STOREY COUNTY -- They came for one last transaction at the infamous Mustang Ranch brothel, and unlike previous customers, they were allowed to take their purchases home.
Barstools and tables. Souvenir T-shirts. Drawings of nudes. Bottles of wine bearing a Mustang Ranch label. Even computers and credit card machines because, after everything else, this was once a thriving business.
The federal government on Saturday auctioned off the remains of Nevada's oldest bordello, seized after its owner ran up a $13-million tax debt, leaving the landmark pink stucco building and its adjoining annex empty except for the ghosts of pleasures -- or sins -- past.
"Let's start the bidding on these keys," said auctioneer Sean Fraley as government accountants stood by, tallying up the proceeds. "You can buy the keys to this joint." They went for $170.
The days of negotiating prices downward at the brothel were long gone as Fraley pushed the bidding upward before banging his gavel and closing one deal after another.
On an impulse, retired commercial airlines pilot George Howell bought the parlors' three-foot disco ball for $350. He intends to hang it in his private airplane hangar in Rolla, Mo. "I've flown out of Reno for years and have always heard about the Mustang Ranch. I think the disco ball would be fun to hang above my airplane." Larry Payne, a local electrician, paid $200 for 10 Mustang Ranch "pleasure menus."
"They'll make great Christmas gifts. Maybe we'll put one above the bed," said his wife Ronna. "He can always wish."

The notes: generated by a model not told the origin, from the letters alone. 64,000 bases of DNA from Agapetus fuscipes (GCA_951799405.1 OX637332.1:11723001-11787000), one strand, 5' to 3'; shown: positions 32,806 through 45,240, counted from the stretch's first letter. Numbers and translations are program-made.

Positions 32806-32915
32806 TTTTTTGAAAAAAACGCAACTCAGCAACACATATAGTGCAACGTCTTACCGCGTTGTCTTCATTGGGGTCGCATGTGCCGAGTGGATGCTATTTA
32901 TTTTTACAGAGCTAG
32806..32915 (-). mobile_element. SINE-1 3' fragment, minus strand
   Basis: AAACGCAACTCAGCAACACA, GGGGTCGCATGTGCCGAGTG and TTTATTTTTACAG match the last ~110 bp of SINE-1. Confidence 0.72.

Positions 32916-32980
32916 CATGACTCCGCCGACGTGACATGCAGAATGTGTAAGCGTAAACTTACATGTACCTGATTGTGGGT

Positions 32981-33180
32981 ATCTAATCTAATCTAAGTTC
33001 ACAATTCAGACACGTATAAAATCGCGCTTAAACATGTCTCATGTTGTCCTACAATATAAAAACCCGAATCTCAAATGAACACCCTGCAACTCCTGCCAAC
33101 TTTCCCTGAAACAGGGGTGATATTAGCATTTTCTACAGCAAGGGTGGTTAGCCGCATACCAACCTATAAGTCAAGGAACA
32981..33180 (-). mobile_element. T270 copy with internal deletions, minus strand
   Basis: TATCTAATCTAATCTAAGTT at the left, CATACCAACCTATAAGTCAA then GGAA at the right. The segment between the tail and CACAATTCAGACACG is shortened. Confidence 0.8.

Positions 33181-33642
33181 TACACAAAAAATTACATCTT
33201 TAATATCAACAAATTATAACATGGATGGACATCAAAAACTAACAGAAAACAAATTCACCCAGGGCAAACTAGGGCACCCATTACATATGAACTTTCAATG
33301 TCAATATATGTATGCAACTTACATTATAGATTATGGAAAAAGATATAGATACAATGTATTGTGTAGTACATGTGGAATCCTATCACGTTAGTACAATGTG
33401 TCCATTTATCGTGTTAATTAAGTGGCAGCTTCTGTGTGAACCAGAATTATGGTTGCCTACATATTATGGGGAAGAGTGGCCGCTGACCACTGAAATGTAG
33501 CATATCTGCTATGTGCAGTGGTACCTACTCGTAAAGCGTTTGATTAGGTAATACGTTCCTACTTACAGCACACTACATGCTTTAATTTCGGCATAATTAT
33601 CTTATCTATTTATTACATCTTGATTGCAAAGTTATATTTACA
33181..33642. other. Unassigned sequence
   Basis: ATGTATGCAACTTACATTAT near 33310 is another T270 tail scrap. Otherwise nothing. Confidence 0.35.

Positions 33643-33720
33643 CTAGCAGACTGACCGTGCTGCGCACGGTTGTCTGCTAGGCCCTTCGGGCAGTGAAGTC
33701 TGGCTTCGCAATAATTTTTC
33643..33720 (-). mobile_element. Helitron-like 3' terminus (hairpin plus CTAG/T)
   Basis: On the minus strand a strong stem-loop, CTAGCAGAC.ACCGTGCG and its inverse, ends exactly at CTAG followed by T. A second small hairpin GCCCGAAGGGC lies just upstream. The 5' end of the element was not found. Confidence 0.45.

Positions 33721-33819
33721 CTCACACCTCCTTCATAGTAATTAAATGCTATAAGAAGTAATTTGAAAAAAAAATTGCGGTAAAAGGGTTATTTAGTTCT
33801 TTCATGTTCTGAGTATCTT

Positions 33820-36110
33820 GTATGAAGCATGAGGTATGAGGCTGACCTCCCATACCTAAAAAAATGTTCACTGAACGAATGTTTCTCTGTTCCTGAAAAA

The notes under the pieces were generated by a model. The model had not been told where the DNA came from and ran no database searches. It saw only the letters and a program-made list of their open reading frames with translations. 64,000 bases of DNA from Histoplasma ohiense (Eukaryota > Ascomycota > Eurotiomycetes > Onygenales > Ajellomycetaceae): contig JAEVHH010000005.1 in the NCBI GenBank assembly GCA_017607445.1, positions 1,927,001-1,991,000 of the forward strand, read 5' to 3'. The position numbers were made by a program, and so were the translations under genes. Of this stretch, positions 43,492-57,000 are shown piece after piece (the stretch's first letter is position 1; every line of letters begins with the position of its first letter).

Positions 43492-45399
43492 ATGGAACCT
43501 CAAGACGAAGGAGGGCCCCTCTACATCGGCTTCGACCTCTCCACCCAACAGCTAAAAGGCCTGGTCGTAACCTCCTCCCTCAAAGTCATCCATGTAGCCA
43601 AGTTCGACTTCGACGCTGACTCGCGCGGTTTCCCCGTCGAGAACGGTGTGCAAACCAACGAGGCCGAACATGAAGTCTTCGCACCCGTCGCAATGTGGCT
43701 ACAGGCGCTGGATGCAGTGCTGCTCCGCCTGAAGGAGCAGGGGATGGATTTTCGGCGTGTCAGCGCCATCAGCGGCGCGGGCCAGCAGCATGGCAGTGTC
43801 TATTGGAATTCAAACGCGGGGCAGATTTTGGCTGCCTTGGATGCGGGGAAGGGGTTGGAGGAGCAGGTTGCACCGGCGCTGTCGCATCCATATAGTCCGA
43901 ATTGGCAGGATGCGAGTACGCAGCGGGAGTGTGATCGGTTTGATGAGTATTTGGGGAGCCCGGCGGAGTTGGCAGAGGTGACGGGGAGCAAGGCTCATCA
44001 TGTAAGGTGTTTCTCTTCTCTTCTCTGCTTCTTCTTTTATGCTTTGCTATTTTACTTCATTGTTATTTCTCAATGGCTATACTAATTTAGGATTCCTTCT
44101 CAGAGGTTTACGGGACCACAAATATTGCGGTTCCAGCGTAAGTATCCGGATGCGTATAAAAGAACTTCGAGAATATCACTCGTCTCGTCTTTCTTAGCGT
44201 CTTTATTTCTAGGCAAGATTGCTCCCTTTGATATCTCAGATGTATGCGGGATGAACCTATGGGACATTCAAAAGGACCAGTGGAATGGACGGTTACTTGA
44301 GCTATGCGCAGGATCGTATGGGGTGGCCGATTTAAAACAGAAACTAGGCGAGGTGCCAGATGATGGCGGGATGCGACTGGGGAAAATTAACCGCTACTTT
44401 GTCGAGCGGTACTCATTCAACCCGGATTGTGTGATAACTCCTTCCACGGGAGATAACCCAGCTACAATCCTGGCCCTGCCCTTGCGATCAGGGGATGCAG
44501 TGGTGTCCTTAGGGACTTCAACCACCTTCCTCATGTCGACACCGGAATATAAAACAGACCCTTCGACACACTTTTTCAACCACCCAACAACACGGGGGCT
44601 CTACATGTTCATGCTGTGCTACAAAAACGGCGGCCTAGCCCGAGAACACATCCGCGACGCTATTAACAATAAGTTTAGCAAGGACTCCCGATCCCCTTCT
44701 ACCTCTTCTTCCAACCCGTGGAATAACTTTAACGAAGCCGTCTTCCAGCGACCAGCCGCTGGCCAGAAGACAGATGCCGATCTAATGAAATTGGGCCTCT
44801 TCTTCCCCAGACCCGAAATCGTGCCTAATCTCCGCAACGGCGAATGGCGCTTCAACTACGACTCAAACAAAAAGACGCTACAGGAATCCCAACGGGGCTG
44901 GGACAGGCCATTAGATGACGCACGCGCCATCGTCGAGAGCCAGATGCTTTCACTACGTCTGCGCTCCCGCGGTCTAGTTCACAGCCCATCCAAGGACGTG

Already taken to a trash bin were the bed mattresses, which officials deemed would be in poor taste -- and possible violation of health codes -- to sell to the public, no matter what stories they could tell.
Proceeds from the auction will go to the Treasury Department's Asset Forfeiture Fund to pay for law enforcement equipment. The land itself will be turned over to the Bureau of Land Management, which is debating several uses for it.
In its heyday, the Mustang Ranch, about 15 miles east of Reno, kept as many as 100 women busy in a single evening as one of nearly 30 houses of legal prostitution in rural Nevada.
One-time cab driver Joseph Conforte launched his first brothel in 1955, only to have it burned to the ground by local authorities after it was deemed a public nuisance.
He purchased the Mustang Ranch in 1967 and found legitimacy when Storey County legalized brothels four years later. State law allows rural counties to regulate brothels -- a legacy of Nevada's mining and railroad construction camps. Nevada's other 12 rural counties soon followed suit, coveting them as a source of much-needed business-license revenue.
But throughout his ownership, the cigar-chomping Conforte faced income tax evasion, racketeering, bankruptcy fraud and other charges -- even as he donated 1,000 turkeys to the poor every year and offered free brothel passes to returning Desert Storm soldiers. The federal government seized the ranch in 1990 after he failed to pay a $13-million tax debt and fled to Brazil, which has no extradition pact with the United States.
The IRS auctioned off the Mustang Ranch in 1990 -- and Conforte purchased it again, through a network of bogus companies and Swiss bank accounts fattened by profits his associates had skimmed from the Mustang's books.
Three years ago, the government again seized the property and its assets, and closed the business for good, leading to Saturday's auction.
Among the bidders were the owners of two nearby brothels.
Dennis Hof, owner of Moonlite Bunny Ranch, spent about $23,000 on everything from memorabilia for his brothel museum to nine burgundy sofas and two ATM machines. "I'm preserving American history," he said.
Among Lance Gillman's purchases were 300 bottles of premium liquor for $1,500 and 32 plastic chairs for $35 to equip his new Wild Horse brothel. "What better to place to shop if you're setting up your own brothel," he said.
The fate of the two brothel buildings, an old stone ranch house and the 340-acre site itself remains unresolved.
The land is expected to be transferred by the Treasury Department to the Bureau of Land Management, which is now debating what to do with it.